Football: Kirk Kennedy takes over as North Judson coach
By Mike Hutton firstname.lastname@example.org or 613-0141 May 7, 2013 11:28PM
Lowell head coach Kirk Kennedy reacts after a first down was called for Evansville Reitz in the fourth quarter of the Red Devils' state final loss at Lucas Oil Stadium in Indianapolis November 28, 2009. | Stephanie Dowell~Sun-Times Media
Updated: June 9, 2013 6:46AM
Kirk Kennedy looks at North Judson and he sees Lowell, in bits and pieces: A smallish, rural town with a sense of community that has the potential to be devoted to the Friday night football ritual.
And one that will readily accept the power running game that he honed to perfection while coaching the Red Devils.
Those qualities and the fact that he is back home — at least fairly close to his original football home — made Kennedy feel real comfortable about returning back to Northwest Indiana to coach again.
On Tuesday, Kennedy, who left three seasons ago for Bloomington South, was named the Bluejays head coach.
Getting the new job ended a tumultuous three-year run for Kennedy, who broke some hearts when he left Lowell after finishing 161-70 in 19 seasons for Bloomington South. That included a state title in 2005 and finishing as runner-up in 2009.
His three-year stint at South turned out to be rocky. He finished 4-26 in three seasons and he resigned at the end of this past season.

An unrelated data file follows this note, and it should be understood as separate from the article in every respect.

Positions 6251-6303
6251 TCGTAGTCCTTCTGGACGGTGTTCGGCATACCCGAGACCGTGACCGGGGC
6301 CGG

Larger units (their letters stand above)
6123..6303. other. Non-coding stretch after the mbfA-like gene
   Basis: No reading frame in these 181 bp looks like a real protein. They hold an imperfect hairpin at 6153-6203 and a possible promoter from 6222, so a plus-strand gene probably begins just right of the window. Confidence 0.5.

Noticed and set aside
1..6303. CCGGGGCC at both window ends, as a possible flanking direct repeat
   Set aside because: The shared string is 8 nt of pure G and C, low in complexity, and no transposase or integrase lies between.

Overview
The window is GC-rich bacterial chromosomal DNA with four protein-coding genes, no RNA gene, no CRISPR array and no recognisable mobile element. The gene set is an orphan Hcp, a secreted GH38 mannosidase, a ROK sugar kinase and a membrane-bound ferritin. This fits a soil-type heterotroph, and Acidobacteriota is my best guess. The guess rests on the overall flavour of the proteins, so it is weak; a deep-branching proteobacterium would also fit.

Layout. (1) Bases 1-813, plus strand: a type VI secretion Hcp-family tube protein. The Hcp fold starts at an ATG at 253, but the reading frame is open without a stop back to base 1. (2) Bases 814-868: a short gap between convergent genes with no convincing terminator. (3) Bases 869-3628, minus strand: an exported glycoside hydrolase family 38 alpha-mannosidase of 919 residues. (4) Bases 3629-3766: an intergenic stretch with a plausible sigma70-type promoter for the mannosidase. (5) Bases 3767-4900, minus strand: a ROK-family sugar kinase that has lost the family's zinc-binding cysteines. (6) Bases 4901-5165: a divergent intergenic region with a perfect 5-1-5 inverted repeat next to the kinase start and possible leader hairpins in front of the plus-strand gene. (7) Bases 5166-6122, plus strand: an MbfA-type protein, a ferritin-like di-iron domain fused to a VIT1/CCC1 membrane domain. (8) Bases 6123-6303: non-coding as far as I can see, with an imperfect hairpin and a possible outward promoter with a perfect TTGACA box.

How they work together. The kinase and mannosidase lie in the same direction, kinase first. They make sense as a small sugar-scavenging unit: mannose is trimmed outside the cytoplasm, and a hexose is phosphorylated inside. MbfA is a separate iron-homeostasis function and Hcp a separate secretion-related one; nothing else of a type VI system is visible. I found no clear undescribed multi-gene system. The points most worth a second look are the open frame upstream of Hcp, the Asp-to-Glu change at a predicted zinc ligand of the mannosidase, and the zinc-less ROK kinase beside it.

“I guess I’ll start at the beginning and say I was disappointed with the way things ended up in Bloomington,” he said. “One important aspect of dealing with people and kids is you can’t put your finger on chemistry. For whatever reasons, it wasn’t a good fit.”
The process of actually finding a job turned out to be more arduous for Kennedy than he anticipated.
Gary Cox, the Bluejays head coach, resigned after the first of the year but North Judson just got serious about hiring Kennedy a few weeks ago.
The Bluejays’ big issue revolved around finding an opening for him — something they couldn’t nail down until the last month. Kennedy, who initially left South to become the director of football operations, will be on staff as a physical education teacher.
Kennedy said it was “like banging your head against a wall” trying to figure out which schools would be able to make competitive offers because of the dire financial situation that education is mired in in the state.
North Judson has the kind of tradition that Kennedy can try to rekindle. The Bluejays were state runners-up in 1980, 1984 and 1986 under another former region coach — Russ Radtke.
They have a wishbone history, though Kennedy said they had drifted toward the spread offense lately.
He is looking forward to instilling a bruising running game and working hard to be extraordinary at doing “the ordinary” things better than their opponents.
Kennedy expects to move to North Judson after the school year ends.